Cohocton Wind Watch: First Wind challenges direction of 'Big Wind' project
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Thursday, April 28, 2011

First Wind challenges direction of 'Big Wind' project

The recent decision by Castle & Cooke to cede 200 megawatts of its wind allocation for the so-called “Big Wind” project to Pattern Energy so it can develop a wind farm on Molokai is being greeted with criticism from First Wind CEO Paul Gaynor.

The Big Wind project seeks to bring 400 mw of wind energy from Molokai and Lanai to Oahu via an undersea cable. The original 2008 agreement included plans for Boston-based First Wind to develop a 200 mw wind farm on Molokai and Castle & Cooke to develop a 200 mw wind farm on Lanai.

First Wind officials missed a March 18 deadline to secure land for the project from Molokai Ranch despite several offers. Earlier this month Peter Nicholas, the CEO of Molokai Ranch, announced that he had chosen San Diego-based Pattern Energy as its preferred developer if the project was to go forward, and that he would not work with First Wind.

In a recent letter to the state Public Utilities Commission, Gaynor described the agreement between Castle & Cooke and Pattern Energy as being in direct violation of the original agreement between Hawaiian Electric Co., Castle & Cooke and First Wind, in addition to going against stipulations included in the PUC’s original order approving the agreement.

Gaynor also described the new agreement with Pattern Energy as “contrary to the interests of ratepayers and the interests of the state of Hawaii and its people.”

According to Gaynor’s letter, the original 2008 agreement approved by the PUC stipulated that if one of the Big Wind developers failed in pursuit of their project, the other developer could develop up to 350 mw on its designated island and the remaining 50 mw could be competitively bid. Alternatively, the PUC’s decision allowed for 200 mw of wind energy to be competitively bid, according to Gaynor’s letter.

Gaynor said that First Wind was “very surprised and equally concerned” that the original agreement is now “being subverted, if not breached, by these most recent developments in which C&C has unilaterally claimed a right to develop the full 400 mw and further is seeking to ‘assign’ 200 mw to an entirely new party its ‘development opportunity’ on another island, Molokai, with respect to which C&C has no relationship, contract or any other legal rights whatsoever.”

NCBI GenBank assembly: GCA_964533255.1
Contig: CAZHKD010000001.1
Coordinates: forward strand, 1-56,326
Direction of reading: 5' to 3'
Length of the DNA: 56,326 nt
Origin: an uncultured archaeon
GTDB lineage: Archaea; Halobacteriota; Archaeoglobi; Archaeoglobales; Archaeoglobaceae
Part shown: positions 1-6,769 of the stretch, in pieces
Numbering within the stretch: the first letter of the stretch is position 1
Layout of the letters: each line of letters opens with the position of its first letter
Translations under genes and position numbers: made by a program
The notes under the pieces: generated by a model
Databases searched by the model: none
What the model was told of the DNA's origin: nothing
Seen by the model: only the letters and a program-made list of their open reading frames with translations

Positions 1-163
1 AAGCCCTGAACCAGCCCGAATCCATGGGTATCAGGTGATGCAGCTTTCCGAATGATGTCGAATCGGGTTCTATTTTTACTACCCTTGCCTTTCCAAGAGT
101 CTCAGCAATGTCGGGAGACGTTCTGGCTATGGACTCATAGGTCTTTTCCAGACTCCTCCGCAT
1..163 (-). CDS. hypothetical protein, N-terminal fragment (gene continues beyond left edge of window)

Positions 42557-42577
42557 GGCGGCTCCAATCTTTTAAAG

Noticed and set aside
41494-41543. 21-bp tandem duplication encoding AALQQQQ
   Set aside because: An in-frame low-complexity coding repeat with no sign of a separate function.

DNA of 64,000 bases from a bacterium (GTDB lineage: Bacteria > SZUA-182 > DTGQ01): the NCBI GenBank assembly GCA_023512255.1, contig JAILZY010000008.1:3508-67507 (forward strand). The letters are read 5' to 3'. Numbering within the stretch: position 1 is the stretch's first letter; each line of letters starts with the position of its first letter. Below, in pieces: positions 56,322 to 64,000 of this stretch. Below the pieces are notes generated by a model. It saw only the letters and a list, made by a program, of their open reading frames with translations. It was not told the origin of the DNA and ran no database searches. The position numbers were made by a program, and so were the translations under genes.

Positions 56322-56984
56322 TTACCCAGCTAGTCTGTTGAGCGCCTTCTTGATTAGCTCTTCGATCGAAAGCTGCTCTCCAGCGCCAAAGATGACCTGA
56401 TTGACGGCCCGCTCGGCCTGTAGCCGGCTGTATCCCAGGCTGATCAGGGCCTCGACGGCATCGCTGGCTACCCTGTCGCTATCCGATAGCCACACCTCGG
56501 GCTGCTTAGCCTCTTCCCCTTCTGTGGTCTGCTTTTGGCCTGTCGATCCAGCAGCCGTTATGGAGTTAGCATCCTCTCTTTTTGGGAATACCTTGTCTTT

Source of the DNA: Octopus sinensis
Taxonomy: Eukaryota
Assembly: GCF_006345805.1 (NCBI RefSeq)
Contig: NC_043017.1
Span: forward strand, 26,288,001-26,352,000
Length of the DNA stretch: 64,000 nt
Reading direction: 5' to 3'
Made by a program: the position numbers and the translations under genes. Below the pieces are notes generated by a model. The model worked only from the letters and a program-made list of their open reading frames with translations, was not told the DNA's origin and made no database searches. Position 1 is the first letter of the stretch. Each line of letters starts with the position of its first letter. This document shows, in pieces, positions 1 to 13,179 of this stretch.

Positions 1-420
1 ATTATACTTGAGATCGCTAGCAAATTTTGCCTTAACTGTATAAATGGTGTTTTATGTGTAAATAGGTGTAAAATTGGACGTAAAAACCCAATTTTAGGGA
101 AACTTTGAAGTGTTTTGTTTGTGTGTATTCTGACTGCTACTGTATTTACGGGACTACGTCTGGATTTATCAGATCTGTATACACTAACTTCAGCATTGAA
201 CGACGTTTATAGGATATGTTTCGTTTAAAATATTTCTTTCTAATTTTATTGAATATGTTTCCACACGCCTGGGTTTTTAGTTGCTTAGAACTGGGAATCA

Gaynor also said that, “to our great disappointment, Hawaiian Electric seems to be supporting these actions.”

Earlier this month, Hawaiian Electric officials advised the PUC against extending an eight-month deadline to First Wind to secure the land needed for the Molokai wind farm. First Wind officials requested the deadline a day prior to the March 18 deadline.

Hawaiian Electric officials also submitted an agreement for PUC approval this month, which included an option for Castle & Cooke to assign a portion of the project to a developer on Molokai — an action which Gaynor said “stunned” First Wind. (The announcement of an agreement between Castle & Cooke and Pattern Energy followed shortly afterward.)

"Despite concerted efforts, First Wind has been unable to secure the rights to lease land needed for a wind farm" on Molokai, said Hawaiian Electric spokesman Peter Rosegg, in a statement. "Without that fundamental step by the deadline, they were unable to negotiate a term sheet with an agreement on major issues like pricing."

That said, Rosegg added that HECO still considers First Wind "a good partner" for Hawaii and Hawaiian Electric, noting that the utility has been "pleased" with its relationship on the Kaheawa and Kahuku wind farms.

Gaynor’s letter urges the PUC to rule that Castle & Cooke has no right to assign any wind development opportunity on Molokai to Pattern Energy, and that 200 mw of the wind project be put out to competitive bid. The 200 mw to which First Wind refers includes 150 mw which Castle & Cooke has chosen not to develop on Lanai and the 50 mw which was originally intended to be competitively bid if development plans for one of the wind farms fell through.

According to Gaynor, First Wind officials “would be happy to work with Hawaiian Electric, as well as the commission” on this matter.

Officials from Castle & Cooke and Molokai Ranch could not immediately be reached for comment. A Pattern Energy spokesman is working to respond to questions from PBN related to its understanding of the agreement.

John Lamontagne, a spokesman for First Wind, made this response by email: “The letter speaks for itself. We have communicated with the PUC and expect that they and other state leaders will determine how to move forward from here on the interisland cable.”

First Wind officials also told PBN in early April that they hoped that the island of Maui would be included “as the ‘third leg of the stool’ to improve the overall likelihood of success of the interisland cable project.” The island of Maui was not included in the original agreement.

Lamontagne told PBN Tuesday that “we are not suggesting that Maui be included in the interisland cable project instead of either of the other islands, just that it be added to the process.”

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